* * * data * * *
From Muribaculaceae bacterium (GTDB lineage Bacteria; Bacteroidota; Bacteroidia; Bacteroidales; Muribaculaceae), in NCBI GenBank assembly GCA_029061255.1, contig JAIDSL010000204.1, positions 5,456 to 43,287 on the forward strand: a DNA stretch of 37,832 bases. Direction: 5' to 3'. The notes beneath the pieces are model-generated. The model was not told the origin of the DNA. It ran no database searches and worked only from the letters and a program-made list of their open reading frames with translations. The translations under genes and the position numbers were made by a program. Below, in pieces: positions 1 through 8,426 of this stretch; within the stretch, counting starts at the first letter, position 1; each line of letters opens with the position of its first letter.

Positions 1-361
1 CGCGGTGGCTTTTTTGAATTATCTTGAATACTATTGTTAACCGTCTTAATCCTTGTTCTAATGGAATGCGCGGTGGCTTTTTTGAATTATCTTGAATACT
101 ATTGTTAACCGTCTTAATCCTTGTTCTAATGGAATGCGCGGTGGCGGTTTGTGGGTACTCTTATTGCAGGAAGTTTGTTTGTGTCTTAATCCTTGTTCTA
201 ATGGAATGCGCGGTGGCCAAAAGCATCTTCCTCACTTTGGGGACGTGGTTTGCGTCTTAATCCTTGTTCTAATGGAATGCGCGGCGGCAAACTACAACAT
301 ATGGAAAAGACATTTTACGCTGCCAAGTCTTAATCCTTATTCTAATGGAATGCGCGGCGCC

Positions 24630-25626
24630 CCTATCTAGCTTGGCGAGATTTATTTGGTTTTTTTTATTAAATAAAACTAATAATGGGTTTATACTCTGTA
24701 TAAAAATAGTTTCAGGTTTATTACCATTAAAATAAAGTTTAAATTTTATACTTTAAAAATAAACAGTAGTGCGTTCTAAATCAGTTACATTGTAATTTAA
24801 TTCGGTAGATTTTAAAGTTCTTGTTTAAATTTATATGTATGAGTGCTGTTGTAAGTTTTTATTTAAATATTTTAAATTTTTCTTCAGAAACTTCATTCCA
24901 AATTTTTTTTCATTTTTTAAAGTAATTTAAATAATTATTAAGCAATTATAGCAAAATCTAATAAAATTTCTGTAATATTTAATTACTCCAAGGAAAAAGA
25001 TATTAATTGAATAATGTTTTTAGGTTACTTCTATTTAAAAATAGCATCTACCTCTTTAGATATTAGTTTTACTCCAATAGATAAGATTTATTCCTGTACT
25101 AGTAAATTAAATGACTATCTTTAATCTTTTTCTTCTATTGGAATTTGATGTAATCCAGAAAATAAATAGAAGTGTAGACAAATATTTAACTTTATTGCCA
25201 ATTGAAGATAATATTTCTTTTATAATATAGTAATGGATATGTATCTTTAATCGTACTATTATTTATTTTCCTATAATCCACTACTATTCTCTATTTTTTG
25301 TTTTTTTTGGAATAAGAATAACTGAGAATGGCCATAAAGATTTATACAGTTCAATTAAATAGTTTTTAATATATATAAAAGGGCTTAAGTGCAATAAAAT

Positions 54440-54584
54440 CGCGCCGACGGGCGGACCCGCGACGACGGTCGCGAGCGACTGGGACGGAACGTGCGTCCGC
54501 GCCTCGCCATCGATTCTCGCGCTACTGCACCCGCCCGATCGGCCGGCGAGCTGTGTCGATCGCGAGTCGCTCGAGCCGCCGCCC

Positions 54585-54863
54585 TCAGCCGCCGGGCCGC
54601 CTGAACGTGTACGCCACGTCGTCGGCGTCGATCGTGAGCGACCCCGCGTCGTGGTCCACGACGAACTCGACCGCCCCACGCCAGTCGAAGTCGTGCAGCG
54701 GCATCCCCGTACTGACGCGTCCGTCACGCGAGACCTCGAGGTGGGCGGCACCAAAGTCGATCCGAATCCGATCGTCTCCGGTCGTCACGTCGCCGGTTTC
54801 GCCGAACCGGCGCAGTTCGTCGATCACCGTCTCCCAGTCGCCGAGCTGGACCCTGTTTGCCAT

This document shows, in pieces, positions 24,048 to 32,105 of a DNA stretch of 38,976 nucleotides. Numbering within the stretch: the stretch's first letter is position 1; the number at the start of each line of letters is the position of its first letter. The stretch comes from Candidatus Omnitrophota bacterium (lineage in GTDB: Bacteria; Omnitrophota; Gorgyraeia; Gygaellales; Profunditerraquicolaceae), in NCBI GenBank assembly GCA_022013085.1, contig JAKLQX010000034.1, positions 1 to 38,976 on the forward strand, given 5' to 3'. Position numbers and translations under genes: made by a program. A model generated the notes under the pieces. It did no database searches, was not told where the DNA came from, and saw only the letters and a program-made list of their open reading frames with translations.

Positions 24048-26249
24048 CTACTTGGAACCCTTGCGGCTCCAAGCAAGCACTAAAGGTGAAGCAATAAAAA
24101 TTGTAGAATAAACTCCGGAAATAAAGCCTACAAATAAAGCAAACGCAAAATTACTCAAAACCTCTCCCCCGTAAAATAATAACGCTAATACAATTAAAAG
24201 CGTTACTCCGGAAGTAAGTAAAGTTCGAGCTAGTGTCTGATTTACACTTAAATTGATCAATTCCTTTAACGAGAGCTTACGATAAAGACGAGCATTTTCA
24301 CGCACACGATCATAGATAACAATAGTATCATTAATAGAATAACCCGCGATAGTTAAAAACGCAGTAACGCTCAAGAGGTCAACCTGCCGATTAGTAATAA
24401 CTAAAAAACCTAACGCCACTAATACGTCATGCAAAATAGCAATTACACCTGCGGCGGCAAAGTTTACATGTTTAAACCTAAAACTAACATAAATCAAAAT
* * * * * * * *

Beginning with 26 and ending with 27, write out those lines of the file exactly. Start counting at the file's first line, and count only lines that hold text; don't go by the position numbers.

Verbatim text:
24048 CTACTTGGAACCCTTGCGGCTCCAAGCAAGCACTAAAGGTGAAGCAATAAAAA
24101 TTGTAGAATAAACTCCGGAAATAAAGCCTACAAATAAAGCAAACGCAAAATTACTCAAAACCTCTCCCCCGTAAAATAATAACGCTAATACAATTAAAAG